Page 606.  "In my desultory reading of recent years probably the most original truth-seeking writer I have run across is Ludwig Wittgenstein, a philosopher, who wrote Prototractatus (1971). Prototractatus, originally called Tractatus Logico-Philosophicus, originally published in Leipsig, Germany in 1921 by Verlag Enesma, without doubt is the most unusual book I have read.

"Ludwig Wittgenstein grew up in a wealthy Austrian industrial family, the youngest of eight children. He never married. He inherited a fortune but gave it away because the money contaminated his friendships. He was proficient in music, mathematics, science, mechanical engineering, aeronautical research, and architecture, but he became a philosopher. He taught mathematics in an Austrian public school and philosophy at Cambridge in England, and he worked in a hospital as an orderly. He spent two years designing, drawing, and supervising the construction of a mansion for a sister using her inherited money that she did not give away. He also served as a military officer in World War I. He studied philosophy with Bertrand Russell at Cambridge, and, according to Russell, Wittgenstein was the most brilliant protégé he ever had, who quickly surpassed anything Russell had to teach."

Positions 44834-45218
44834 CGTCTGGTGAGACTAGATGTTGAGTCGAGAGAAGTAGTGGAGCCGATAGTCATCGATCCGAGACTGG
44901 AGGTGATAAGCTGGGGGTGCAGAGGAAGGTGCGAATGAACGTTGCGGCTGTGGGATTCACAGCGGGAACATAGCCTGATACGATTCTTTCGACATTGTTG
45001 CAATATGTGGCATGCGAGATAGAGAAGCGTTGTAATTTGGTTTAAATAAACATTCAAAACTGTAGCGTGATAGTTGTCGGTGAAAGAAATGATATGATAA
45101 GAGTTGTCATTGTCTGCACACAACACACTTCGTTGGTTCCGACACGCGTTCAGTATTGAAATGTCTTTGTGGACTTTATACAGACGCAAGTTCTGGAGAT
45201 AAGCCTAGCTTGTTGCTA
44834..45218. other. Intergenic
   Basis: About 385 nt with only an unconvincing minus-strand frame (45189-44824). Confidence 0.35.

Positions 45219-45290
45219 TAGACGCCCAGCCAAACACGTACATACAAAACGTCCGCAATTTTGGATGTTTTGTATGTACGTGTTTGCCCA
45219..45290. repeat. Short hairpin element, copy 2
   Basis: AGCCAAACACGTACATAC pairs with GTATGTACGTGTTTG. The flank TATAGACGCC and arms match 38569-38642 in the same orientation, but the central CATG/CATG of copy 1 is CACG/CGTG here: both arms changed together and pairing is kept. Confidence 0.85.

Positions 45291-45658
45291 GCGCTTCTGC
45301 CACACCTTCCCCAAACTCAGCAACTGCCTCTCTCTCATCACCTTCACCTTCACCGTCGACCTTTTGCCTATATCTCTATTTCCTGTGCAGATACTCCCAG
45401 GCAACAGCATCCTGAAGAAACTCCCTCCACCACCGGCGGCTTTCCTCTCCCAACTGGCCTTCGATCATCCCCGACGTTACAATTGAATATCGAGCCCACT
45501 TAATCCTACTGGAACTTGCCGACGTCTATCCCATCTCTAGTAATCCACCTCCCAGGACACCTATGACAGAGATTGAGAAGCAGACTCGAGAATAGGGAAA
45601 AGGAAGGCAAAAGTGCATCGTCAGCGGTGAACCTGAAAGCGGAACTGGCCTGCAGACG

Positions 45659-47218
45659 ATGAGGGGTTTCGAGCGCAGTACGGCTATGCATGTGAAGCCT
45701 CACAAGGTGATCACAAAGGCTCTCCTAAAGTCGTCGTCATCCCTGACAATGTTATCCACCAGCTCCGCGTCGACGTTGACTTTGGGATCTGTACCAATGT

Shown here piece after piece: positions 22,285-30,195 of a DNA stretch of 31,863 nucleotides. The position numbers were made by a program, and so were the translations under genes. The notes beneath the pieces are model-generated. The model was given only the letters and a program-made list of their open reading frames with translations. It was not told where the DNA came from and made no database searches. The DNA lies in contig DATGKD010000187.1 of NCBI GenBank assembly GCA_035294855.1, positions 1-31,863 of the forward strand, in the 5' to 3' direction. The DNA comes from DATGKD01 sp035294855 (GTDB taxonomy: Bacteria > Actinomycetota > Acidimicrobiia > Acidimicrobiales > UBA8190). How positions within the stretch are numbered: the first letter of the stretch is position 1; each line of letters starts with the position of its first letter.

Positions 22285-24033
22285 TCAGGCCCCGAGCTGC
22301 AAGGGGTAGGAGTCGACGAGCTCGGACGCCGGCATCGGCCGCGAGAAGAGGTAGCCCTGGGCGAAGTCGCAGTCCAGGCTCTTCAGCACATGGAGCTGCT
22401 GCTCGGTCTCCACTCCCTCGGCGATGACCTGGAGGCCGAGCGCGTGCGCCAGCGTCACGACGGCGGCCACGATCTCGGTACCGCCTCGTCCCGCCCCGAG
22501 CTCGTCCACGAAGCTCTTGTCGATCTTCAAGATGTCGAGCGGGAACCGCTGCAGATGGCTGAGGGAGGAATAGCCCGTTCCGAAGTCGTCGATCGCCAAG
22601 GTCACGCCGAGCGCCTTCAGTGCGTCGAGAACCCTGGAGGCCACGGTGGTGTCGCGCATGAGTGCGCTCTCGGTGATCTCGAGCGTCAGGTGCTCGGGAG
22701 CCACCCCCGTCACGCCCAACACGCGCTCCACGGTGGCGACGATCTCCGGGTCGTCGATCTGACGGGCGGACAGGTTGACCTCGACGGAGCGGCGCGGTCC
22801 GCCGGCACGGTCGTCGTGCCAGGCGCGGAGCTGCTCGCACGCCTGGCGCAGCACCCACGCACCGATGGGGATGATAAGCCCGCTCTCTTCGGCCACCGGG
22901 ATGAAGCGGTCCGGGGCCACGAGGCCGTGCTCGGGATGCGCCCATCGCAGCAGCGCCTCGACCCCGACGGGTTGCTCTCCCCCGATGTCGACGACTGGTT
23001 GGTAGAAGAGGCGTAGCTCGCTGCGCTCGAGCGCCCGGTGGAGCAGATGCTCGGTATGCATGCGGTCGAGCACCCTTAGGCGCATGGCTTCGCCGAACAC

Page 607.  "The Prototractatus copy I read was published by Cornell University Press in 1971 and included three versions of Wittgenstein’s manuscript, one in German and one in English set in type, and an original copy in German in Wittgenstein’s handwriting. The English and German typeset versions say the same thing on opposite pages throughout the book. This alone may make Prototractatus the most unusual book in history. The book contains 200 pages of propositions, or propositions about propositions, half the pages being in German and half in English, not counting the photocopied copy in Wittgenstein's handwritten script, numbered from 1-7 in both German and English.


"Proposition 1 is “The world is all that is the case,” and Proposition 7 is “What we cannot speak about we must pass over in silence."